In the Germantown neighborhood of Philadelphia, in Fairmont Park, you can see a cave that has a history few know today. This was where Johannes Kelpius spent his life waiting for the apocalypse. Kelpius was a devout Protestant who also dabbled in mysticism, astrology, numerology, and alchemy. Ethnically German, he was born in Transylvania in 1667.
While still in Europe, Kelpius read the works of the Pietist Jakob Böhme, who was also a firm believer in the coming apocalypse. Based on both his reading of Revelation which spoke of an exilic remnant of the faithful that was as a “woman in the wilderness,” as well as glowing accounts of the colony of Pennsylvania, Kelpius became convinced that the “Philadelphia” which John of Patmos wrote of was not the historical settlement in Asia Minor, but rather this new metropolis on the American frontier. At the time, this proprietary English colony was the largest private land holding on Earth; it was also marked by an exceptional ethnic, linguistic, and religious diversity, truly a remnant of the varied faithful in this wilderness.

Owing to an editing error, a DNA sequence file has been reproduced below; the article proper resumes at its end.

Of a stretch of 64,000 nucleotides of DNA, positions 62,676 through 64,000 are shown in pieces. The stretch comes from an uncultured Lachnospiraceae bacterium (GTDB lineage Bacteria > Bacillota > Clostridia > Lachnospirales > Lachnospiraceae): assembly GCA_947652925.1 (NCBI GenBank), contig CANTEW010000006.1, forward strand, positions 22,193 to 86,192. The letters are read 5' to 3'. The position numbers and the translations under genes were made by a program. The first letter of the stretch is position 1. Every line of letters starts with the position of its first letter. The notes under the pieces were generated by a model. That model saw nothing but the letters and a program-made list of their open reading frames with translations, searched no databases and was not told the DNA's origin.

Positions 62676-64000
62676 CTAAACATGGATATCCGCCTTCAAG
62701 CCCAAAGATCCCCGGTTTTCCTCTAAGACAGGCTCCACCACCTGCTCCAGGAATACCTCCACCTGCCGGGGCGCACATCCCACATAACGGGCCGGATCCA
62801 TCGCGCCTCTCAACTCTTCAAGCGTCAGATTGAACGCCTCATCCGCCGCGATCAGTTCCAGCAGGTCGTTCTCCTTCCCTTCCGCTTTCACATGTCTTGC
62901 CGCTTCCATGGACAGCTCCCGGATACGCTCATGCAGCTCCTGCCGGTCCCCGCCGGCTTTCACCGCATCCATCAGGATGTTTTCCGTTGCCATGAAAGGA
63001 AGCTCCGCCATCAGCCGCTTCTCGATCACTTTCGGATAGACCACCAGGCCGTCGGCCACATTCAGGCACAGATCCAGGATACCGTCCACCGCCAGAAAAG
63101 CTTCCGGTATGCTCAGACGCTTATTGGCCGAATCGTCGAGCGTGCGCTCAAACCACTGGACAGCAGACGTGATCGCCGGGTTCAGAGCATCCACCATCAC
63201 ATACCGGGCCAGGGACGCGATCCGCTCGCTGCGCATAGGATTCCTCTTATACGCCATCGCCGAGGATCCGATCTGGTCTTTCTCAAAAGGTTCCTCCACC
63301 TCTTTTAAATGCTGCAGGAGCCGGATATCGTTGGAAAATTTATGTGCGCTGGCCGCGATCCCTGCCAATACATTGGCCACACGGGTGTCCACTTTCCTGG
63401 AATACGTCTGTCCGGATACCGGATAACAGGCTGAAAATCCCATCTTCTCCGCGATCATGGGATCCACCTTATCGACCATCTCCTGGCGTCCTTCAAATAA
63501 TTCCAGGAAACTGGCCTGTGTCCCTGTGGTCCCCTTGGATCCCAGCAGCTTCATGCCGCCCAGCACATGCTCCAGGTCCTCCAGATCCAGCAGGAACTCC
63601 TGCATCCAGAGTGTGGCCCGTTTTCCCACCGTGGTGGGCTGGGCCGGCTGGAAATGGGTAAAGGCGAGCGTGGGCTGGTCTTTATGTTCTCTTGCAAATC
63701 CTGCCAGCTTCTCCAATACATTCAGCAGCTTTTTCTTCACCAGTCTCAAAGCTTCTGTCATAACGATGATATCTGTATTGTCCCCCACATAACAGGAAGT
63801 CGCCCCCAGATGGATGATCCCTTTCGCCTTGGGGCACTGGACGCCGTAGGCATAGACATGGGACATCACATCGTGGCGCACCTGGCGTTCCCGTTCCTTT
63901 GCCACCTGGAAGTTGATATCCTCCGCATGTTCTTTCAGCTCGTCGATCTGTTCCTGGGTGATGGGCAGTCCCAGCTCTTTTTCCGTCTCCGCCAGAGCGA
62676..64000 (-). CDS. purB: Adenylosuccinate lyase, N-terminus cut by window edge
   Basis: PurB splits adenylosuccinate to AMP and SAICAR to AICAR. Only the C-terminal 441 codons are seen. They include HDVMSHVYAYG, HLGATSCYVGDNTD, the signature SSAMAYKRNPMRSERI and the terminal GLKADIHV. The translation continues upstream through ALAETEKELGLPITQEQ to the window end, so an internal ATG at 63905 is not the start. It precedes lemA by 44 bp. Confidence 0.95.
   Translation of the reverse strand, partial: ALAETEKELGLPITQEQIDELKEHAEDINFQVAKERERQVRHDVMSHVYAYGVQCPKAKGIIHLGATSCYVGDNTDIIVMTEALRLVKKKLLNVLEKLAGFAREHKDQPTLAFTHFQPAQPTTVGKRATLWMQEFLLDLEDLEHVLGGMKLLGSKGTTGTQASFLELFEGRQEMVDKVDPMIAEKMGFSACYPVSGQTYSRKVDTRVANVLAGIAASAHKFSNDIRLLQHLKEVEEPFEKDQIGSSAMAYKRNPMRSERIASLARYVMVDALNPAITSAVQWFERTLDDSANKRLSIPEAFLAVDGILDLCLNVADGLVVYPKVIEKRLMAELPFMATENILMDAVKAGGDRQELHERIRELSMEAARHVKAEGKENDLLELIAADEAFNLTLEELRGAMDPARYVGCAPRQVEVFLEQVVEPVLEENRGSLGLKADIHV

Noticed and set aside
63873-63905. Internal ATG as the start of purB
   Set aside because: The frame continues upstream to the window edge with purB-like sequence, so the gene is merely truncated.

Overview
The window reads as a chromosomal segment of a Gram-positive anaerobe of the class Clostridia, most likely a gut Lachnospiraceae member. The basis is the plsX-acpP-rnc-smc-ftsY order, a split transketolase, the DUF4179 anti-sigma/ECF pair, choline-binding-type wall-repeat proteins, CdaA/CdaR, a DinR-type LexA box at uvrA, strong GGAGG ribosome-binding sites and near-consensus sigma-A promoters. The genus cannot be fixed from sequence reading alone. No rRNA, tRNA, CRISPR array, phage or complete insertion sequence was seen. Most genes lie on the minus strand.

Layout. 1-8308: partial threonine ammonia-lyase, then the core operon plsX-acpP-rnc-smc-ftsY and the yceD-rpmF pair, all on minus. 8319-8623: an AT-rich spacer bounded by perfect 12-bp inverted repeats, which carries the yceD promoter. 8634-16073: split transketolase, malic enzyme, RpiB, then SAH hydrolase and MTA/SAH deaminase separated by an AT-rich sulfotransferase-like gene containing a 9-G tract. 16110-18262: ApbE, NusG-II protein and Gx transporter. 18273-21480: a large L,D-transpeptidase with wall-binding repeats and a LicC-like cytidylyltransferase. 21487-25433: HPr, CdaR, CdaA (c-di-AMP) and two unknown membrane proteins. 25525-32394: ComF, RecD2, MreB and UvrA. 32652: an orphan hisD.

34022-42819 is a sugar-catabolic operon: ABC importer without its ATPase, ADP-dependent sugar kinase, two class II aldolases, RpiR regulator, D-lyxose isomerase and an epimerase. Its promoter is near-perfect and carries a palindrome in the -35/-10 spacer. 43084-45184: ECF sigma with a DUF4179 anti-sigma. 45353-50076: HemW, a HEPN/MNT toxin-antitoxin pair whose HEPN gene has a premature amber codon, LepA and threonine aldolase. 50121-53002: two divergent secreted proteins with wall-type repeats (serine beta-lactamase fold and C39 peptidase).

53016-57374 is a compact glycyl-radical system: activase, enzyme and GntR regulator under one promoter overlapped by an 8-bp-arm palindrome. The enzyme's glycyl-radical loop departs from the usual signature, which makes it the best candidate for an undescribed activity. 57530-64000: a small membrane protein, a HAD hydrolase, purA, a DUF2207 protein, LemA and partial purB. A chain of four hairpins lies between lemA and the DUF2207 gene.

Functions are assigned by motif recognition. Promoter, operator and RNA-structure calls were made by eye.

Kelpius was convinced that Judgment Day would arrive in 1694. Read about the life of Johannes Kelpius, one of the earliest of many religious pioneers who flocked to the state of Pennsylvania in search of freedom to worship in their own way, at Atlas Obscura.
(Image credit: Flickr user Justin 0 of 0)